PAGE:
Individualized funding is not a new idea — it grew out of the movement away from institutions in the latter half of the 20th century. Unlike traditional models of home care, however, in which government funding flows to agencies that then provide services to clients, individualized funding gives money directly to people to purchase the supports they want and need. Today, all 10 provinces offer some form of direct funding, but the programs are often limited, serving only a small percentage of home-care clients. Advocates would like to see much wider adoption, arguing that anyone with a disability should have the option of direct funding.
For programs to succeed, individuals’ needs must determine funding; giving everyone who has a disability the same amount isn’t enough, explains inclusion advocate Tim Stainton. Recipients also need training on the logistics of managing payroll and schedules, and money to cover administrative costs, he says. Funding recipients will sometimes pay an agency to handle all the administrative tasks.
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Stainton says that providing individualized funding costs governments about the same, or less, than institutionalized care. “It’s relatively cost-neutral,” he says. “But on the benefit side, it’s much better.” A systematic review he co-authored in 2019 found that people with disabilities who received individualized funding reported positive outcomes such as improved self-image and community integration. Increased autonomy and control were also linked to better quality of life.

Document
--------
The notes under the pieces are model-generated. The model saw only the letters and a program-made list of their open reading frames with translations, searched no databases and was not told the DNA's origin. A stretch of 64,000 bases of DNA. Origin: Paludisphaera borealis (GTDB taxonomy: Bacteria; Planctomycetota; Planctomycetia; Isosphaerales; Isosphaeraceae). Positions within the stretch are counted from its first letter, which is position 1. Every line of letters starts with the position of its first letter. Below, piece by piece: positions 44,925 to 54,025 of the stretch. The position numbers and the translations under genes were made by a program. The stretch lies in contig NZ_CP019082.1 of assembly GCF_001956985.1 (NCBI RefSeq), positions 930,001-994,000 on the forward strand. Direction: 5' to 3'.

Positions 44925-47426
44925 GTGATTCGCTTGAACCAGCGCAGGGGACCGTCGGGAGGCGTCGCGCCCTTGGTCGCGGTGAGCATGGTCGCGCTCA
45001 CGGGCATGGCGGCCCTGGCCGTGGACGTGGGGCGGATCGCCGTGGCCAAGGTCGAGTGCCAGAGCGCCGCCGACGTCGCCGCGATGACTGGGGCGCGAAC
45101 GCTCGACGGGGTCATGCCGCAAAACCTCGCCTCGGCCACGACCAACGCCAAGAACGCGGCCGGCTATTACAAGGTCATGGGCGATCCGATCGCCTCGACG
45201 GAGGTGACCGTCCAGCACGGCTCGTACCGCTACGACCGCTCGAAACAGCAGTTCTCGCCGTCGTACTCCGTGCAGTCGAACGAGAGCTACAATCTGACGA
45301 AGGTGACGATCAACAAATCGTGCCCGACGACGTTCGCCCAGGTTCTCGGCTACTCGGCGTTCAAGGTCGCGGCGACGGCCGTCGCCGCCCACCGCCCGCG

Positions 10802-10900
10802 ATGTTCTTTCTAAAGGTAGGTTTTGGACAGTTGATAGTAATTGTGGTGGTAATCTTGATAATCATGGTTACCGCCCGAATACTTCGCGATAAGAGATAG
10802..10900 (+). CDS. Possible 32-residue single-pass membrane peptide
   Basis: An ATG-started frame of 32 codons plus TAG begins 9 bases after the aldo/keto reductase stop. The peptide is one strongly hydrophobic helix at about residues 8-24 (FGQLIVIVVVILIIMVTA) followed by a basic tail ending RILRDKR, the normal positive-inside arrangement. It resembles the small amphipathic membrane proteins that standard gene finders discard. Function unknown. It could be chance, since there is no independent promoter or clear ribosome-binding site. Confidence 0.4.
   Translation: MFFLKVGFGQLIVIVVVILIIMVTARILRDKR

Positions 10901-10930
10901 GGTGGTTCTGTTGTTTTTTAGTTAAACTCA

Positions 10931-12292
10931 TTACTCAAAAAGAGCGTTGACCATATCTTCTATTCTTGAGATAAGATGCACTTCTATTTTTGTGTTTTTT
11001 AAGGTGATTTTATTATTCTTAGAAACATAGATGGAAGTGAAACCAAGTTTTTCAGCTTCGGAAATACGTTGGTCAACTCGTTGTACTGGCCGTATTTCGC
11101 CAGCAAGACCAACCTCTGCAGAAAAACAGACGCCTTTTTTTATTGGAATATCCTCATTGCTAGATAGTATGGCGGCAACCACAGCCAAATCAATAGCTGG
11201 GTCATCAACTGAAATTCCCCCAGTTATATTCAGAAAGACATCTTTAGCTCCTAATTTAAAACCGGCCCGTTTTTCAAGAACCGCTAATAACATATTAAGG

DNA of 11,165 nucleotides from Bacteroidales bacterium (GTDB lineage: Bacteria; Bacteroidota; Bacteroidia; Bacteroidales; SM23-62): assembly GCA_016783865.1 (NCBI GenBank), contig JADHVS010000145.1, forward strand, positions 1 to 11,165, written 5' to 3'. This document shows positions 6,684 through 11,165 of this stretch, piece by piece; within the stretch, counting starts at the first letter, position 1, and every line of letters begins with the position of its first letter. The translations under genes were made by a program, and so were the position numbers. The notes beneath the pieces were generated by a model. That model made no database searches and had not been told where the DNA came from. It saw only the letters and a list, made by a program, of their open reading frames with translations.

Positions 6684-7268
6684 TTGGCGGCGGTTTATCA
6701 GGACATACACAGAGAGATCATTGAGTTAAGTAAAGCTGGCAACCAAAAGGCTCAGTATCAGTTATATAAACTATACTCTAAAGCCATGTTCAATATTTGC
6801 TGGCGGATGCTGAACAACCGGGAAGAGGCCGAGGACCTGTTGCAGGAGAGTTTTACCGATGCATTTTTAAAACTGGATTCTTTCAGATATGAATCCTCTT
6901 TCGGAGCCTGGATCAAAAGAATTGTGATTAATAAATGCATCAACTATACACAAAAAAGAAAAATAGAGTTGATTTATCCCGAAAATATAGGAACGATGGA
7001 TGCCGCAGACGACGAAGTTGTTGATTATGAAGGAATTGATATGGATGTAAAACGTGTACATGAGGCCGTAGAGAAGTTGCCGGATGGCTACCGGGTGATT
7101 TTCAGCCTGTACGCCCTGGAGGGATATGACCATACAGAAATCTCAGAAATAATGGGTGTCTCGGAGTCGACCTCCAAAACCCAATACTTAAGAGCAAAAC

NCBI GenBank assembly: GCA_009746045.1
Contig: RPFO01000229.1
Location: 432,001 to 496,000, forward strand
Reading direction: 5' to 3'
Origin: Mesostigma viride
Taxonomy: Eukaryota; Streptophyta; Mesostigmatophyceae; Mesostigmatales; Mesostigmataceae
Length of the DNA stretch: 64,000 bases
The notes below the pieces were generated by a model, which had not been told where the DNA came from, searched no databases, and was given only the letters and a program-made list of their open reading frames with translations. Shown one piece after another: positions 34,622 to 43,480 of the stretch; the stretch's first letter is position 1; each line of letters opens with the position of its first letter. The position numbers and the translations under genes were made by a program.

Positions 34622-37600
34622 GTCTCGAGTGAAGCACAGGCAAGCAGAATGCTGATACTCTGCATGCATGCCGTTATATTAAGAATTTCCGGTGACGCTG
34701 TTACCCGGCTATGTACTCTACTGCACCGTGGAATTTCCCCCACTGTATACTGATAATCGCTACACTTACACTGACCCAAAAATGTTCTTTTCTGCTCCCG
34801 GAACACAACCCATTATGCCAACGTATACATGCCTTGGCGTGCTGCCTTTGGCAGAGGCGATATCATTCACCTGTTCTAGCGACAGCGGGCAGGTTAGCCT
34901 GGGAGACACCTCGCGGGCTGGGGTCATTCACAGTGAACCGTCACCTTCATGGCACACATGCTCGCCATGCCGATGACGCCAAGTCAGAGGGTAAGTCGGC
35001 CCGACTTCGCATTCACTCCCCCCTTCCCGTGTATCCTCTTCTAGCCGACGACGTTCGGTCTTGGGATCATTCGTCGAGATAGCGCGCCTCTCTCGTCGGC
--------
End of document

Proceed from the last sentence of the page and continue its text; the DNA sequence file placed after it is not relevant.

Fighting for individualized funding has lifted Jonathan Marchand out of despair and helped him imagine a future for himself. Marchand, 45, has lived in a long-term care facility in Sainte-Anne-de-Beaupré, Que., for eight years, after a bout of pneumonia when he was 34 devastated his health. Marchand, who has muscular dystrophy, was told he would need a ventilator and constant care for the rest of his life — and that these supports were only available in a long-term care home.
Marchand protested outside Quebec’s legislature for five days in the summer of 2020, camping out in a cage to demonstrate what his life is like in long-term care. As a result, he was promised the supports he needs to live on his own. But the journey out of what he calls his “medical prison cell” hasn’t been easy. His release from the facility was pushed back several times; he wasn’t allowed to train the staff who would be working with him because only nurses, and not personal support workers, are legally allowed to suction his tracheostomy, and it costs more to hire nurses.